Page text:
you can do Astro stuff with a static (non motorised) tripod but you’ll have to use software to overcome the limitations this gives you in terms of the amount of exposure you can gather without inducing star trails. Look into a free package called sequator which will help you compile multiple images from a static tripod which will increase your overall exposure time to make a single image with a deeper exposure. However, if you want to deliberately make star trails for a star trail image there is a free package called Star Stax to help you compile multiple images.

 

Make use of the best dark skies you can find. So you don’t have to worry about light pollution filters. Always shoot in RAW format.

 

My top tip. Develop a a robust way to achieve and maintain focus that you can easily replicate in a dark sky setting. Get used to using a bit of gaffer tape to stop your focus or zoom ring moving while you handle your camera lens. Nothing worse than a session ruined because of poor focus.

 

Most of all - enjoy it and good luck!

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Hi Hannah and welcome to the forum.  If it's the Canon 'nifty-fifty' you have then it's well capable of producing decent astro images, especially if stopped down from it's full aperture of F1.8 to (say) F2.8 with an APS-C format camera (so you may need to crop the images to avoid serious astigmatism at the edges with your 6D full frame camera).  As long as you take lots of short exposures (to avoid star trailing with a fixed tripod - possibly up to 10 sec with a 50mm lens at ISO 1600) and then stack all the resulting images using one of the many available image stacking programs (I use Deep Sky Stacker, free and I find easy to use but it only runs Under Windows).  You can then reveal a lot more detail that is not visible in the stacked image by post-processing and again there's lots of available software, some free, some expensive, some easy to use, others not so!).  Just bear in mind that with a 50mm lens, you are wide field imaging so don't expect exceptional images of galaxies, they will be there but mainly just small 'fuzzy' patches, but some of the larger nebula will be very evident (e.g. M42 in Orion or the North America Nebula in Cygnus).  Stacking and post-processing will certainly bring out more colour in the resulting image.  It may be worth comparing what you can achieve from your back garden to that which you can achieve from a 'dark site' (assuming, like most of us, you suffer from light pollution).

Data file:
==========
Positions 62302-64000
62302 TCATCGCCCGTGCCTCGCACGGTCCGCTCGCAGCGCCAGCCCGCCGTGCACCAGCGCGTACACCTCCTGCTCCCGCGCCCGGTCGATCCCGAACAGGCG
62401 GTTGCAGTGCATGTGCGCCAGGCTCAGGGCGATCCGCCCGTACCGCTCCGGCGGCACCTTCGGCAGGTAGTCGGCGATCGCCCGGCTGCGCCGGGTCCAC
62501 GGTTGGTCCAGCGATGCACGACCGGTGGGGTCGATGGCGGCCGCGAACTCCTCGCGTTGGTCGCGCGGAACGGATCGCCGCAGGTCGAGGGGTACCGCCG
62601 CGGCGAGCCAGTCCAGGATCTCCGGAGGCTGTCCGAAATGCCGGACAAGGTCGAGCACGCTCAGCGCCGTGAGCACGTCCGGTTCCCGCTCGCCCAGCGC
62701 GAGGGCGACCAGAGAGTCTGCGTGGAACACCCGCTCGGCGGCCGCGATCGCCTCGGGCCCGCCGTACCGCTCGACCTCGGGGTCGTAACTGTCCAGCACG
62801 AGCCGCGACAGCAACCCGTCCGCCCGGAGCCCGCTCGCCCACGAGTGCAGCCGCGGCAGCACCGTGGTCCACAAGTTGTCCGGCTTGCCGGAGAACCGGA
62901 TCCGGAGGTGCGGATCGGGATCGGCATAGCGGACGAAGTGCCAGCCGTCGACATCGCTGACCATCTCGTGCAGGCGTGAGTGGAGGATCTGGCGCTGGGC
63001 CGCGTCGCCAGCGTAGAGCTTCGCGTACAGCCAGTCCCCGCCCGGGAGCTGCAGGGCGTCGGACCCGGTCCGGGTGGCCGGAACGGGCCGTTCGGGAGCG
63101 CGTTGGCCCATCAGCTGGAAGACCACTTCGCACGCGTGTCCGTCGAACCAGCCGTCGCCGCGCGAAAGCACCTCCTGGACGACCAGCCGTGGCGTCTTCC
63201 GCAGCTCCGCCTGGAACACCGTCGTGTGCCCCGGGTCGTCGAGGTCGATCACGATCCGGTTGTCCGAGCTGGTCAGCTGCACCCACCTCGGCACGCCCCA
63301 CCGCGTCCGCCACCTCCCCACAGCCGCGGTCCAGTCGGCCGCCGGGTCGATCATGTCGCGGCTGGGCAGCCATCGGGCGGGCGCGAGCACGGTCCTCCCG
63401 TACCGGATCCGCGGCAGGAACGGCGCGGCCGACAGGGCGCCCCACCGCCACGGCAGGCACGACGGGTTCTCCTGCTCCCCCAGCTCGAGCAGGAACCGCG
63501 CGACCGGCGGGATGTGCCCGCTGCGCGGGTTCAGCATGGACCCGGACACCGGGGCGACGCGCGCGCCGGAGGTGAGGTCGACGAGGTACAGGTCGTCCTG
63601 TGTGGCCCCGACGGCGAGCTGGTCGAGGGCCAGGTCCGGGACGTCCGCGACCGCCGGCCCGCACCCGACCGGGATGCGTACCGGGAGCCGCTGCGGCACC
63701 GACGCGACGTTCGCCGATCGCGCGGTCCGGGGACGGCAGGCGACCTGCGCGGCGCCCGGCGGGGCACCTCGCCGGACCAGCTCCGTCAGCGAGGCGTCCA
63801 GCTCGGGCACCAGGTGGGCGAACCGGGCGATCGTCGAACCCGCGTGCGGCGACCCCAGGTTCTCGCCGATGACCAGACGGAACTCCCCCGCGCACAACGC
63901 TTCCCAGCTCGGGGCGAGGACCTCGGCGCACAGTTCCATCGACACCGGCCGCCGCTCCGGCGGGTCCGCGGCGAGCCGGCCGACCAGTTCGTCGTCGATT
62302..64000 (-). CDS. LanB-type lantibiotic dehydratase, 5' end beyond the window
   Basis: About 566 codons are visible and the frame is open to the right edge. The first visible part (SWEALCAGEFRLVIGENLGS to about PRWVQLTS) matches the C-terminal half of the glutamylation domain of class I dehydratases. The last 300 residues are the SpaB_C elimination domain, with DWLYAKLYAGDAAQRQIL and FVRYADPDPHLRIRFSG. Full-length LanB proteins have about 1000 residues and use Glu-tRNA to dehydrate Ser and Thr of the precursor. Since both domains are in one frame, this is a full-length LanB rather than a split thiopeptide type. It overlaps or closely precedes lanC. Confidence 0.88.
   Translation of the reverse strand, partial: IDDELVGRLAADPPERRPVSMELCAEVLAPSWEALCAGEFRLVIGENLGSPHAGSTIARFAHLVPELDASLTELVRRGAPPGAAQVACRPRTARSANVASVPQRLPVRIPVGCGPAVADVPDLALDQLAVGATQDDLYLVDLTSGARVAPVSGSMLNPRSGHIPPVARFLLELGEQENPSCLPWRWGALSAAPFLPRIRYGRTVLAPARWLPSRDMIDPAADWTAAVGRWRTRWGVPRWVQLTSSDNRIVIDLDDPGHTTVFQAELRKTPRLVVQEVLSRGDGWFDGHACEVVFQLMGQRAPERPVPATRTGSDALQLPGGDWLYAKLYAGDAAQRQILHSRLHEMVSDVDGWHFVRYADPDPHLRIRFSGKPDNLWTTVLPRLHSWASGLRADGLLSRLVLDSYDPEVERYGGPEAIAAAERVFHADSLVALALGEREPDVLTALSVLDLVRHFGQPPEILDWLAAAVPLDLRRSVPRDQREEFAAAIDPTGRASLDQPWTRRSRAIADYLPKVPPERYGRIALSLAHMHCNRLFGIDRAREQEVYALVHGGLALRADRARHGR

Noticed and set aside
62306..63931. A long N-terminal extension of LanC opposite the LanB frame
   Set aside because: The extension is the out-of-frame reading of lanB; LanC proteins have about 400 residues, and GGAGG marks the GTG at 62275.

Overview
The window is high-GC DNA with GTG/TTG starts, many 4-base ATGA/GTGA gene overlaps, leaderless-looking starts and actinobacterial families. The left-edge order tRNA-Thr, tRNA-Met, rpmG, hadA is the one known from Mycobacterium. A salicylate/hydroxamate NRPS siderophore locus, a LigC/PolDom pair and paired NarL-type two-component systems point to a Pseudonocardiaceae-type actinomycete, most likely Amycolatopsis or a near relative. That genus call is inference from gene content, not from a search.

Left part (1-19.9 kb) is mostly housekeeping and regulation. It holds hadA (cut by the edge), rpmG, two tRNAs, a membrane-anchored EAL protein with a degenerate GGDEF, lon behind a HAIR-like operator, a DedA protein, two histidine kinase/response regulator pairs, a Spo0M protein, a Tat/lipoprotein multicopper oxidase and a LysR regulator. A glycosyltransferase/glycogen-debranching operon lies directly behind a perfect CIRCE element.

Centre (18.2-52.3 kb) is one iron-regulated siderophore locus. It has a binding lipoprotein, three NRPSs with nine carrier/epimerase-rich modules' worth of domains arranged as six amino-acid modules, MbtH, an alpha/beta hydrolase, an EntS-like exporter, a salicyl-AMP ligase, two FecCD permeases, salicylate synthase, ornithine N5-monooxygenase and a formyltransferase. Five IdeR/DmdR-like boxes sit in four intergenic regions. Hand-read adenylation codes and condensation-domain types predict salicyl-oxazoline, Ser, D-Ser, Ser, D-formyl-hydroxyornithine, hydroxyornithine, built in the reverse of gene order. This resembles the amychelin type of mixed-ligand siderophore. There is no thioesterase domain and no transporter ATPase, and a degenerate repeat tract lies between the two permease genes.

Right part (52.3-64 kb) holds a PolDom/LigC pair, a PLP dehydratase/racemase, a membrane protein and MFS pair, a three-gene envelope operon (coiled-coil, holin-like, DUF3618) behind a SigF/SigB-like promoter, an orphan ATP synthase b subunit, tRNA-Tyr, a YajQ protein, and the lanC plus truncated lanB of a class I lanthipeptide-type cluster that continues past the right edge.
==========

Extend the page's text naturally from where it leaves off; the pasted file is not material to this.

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As for galaxies, there is only one within easy reach of your kit but it is very low down in the sky this time of year. It is the Andromeda Galaxy. Star clusters, such as the Beehive are well-placed and well within the range of your equipment. There is also Melotte 111 in the constellation of Coma Berenices. If you have about £15-20 to spare, you can buy an intervalometer that takes photographs automatically. I use it to capture meteors on camera but also use the photos to combine into  a single one.